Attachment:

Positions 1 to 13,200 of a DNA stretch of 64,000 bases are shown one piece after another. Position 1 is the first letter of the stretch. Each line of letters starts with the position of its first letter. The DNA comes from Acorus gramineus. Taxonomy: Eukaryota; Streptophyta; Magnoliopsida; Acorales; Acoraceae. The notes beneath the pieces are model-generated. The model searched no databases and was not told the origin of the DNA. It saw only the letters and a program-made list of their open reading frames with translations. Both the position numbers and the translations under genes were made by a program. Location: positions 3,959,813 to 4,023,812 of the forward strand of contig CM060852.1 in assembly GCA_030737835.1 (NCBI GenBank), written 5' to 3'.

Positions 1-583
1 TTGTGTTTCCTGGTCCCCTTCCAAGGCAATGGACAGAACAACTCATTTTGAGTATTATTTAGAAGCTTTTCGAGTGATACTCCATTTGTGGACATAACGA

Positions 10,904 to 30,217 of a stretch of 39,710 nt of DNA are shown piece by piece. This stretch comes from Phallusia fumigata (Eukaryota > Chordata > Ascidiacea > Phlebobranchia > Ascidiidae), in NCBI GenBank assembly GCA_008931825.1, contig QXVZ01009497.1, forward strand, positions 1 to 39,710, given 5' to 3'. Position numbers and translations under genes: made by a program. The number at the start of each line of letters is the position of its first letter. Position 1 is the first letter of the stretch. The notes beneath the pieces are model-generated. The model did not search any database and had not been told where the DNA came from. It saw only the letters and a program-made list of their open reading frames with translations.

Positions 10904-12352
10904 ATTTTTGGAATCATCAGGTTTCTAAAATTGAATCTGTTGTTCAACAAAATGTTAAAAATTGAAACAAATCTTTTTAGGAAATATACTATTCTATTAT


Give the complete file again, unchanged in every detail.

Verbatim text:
Positions 1 to 13,200 of a DNA stretch of 64,000 bases are shown one piece after another. Position 1 is the first letter of the stretch. Each line of letters starts with the position of its first letter. The DNA comes from Acorus gramineus. Taxonomy: Eukaryota; Streptophyta; Magnoliopsida; Acorales; Acoraceae. The notes beneath the pieces are model-generated. The model searched no databases and was not told the origin of the DNA. It saw only the letters and a program-made list of their open reading frames with translations. Both the position numbers and the translations under genes were made by a program. Location: positions 3,959,813 to 4,023,812 of the forward strand of contig CM060852.1 in assembly GCA_030737835.1 (NCBI GenBank), written 5' to 3'.

Positions 1-583
1 TTGTGTTTCCTGGTCCCCTTCCAAGGCAATGGACAGAACAACTCATTTTGAGTATTATTTAGAAGCTTTTCGAGTGATACTCCATTTGTGGACATAACGA

Positions 10,904 to 30,217 of a stretch of 39,710 nt of DNA are shown piece by piece. This stretch comes from Phallusia fumigata (Eukaryota > Chordata > Ascidiacea > Phlebobranchia > Ascidiidae), in NCBI GenBank assembly GCA_008931825.1, contig QXVZ01009497.1, forward strand, positions 1 to 39,710, given 5' to 3'. Position numbers and translations under genes: made by a program. The number at the start of each line of letters is the position of its first letter. Position 1 is the first letter of the stretch. The notes beneath the pieces are model-generated. The model did not search any database and had not been told where the DNA came from. It saw only the letters and a program-made list of their open reading frames with translations.

Positions 10904-12352
10904 ATTTTTGGAATCATCAGGTTTCTAAAATTGAATCTGTTGTTCAACAAAATGTTAAAAATTGAAACAAATCTTTTTAGGAAATATACTATTCTATTAT